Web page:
Rowghani’s role began to expand almost immediately after Ryan’s
Pointe took ownership of the complex. Specifically, Rowghani became a
regional director, responsible for overseeing several apartment complexes
owned by Ryan’s Pointe. To backfill her previous position, Rowghani
eventually decided to interview Villalobos for the property manager position.
Blum also interviewed Villalobos before she was hired as the complex’s
property manager on January 1, 2012.

Around the time Villalobos began serving as property manager, a
series of management changes occurred at Ryan’s Pointe. Hayman fired
Rowghani, and Blum ceased overseeing the day-to-day management of the
complex. A belief that the property was underperforming prompted both
personnel changes. Hayman and Treiman then formed Advantage in order
to manage the apartment complex. On February 9, 2012, Advantage hired
Bobbie Dusek to serve as regional supervisor. Dusek then began a thirty-day
review of each of her subordinates, one of whom was Villalobos.

As part of this review, Dusek immediately came to question
Villalobos’s job performance. According to her deposition testimony, Dusek
grew concerned with at least three aspects of Villalobos’s job performance.
First, Villalobos was allegedly failing to prepare vacant units for rental in a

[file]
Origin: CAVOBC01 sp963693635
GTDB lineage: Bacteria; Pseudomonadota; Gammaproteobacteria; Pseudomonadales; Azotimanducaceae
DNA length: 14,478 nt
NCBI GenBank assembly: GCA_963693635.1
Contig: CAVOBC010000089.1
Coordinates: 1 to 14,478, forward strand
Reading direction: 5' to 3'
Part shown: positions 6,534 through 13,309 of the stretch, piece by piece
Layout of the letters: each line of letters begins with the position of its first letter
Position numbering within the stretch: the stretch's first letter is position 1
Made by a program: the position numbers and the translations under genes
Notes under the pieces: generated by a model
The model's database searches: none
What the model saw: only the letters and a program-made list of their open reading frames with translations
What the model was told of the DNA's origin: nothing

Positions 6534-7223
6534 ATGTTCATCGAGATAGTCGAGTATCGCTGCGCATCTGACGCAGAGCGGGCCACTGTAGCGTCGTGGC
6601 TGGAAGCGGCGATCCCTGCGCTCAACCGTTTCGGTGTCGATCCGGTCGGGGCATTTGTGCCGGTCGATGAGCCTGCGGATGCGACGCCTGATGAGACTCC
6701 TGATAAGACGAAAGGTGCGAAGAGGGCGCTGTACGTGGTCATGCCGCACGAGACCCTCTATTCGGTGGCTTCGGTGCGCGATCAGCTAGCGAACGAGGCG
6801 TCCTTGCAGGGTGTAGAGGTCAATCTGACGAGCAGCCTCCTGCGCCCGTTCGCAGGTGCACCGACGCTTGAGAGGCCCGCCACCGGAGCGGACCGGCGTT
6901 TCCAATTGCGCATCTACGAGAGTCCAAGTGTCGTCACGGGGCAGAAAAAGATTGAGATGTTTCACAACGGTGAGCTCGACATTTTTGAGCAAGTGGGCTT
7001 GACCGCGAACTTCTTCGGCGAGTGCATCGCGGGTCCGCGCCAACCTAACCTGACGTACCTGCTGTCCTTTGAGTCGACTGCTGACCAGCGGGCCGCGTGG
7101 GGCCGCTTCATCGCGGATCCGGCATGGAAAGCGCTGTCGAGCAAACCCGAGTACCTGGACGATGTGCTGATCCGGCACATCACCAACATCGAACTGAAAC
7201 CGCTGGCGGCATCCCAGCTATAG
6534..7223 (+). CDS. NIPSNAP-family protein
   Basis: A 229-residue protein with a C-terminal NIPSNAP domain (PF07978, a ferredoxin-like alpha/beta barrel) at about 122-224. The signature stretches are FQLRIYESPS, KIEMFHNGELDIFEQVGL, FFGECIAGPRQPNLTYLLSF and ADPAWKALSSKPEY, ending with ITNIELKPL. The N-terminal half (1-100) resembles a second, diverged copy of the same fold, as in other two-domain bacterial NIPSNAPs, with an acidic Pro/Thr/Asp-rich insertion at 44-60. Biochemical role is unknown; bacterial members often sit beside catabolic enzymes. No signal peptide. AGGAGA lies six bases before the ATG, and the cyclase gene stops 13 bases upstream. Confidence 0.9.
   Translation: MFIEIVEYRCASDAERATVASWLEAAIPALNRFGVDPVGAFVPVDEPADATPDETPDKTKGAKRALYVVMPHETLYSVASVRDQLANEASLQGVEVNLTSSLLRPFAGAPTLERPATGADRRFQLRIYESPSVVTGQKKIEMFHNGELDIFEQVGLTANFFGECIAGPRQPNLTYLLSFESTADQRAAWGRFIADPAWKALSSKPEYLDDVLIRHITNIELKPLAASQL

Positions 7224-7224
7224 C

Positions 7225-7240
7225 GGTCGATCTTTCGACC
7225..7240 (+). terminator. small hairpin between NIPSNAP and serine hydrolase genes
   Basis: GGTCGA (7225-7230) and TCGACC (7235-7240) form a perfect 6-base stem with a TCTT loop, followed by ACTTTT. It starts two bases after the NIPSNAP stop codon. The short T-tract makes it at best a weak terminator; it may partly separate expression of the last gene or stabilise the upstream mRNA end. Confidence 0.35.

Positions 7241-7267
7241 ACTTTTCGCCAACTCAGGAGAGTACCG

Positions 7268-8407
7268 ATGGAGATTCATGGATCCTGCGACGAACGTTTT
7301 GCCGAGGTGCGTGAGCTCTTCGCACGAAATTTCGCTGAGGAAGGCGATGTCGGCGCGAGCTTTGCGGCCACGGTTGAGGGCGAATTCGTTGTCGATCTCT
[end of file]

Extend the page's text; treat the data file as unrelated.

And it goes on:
timely manner. Second, Villalobos was allegedly failing to submit invoices in
a timely fashion. Lastly, Villalobos was supposedly doing a poor job of
managing the complex’s delinquencies—the outstanding receivables that
result when tenants fail to pay rent on time. The January and February
delinquency reports, for example, showed $11,567.63 and $7,128.40 in
delinquencies, respectively. According to Dusek, the complex’s
delinquencies should not have exceeded $2,000. In an effort to correct these
deficiencies, Dusek allegedly provided Villalobos with oral and written
warnings that her job performance fell below standards.

On February 28, 2012, well within her thirty-day review period, Dusek
hired a headhunter to find a replacement for Villalobos. The headhunter was
instructed to keep the inquiry “super confidential.” Shortly thereafter,
Dusek interviewed Rebecca Johnson for the position. Johnson, who appears
white, was ultimately hired as the complex’s property manager on March 9th.
Dusek then fired Villalobos on March 21st. According to Dusek, her decision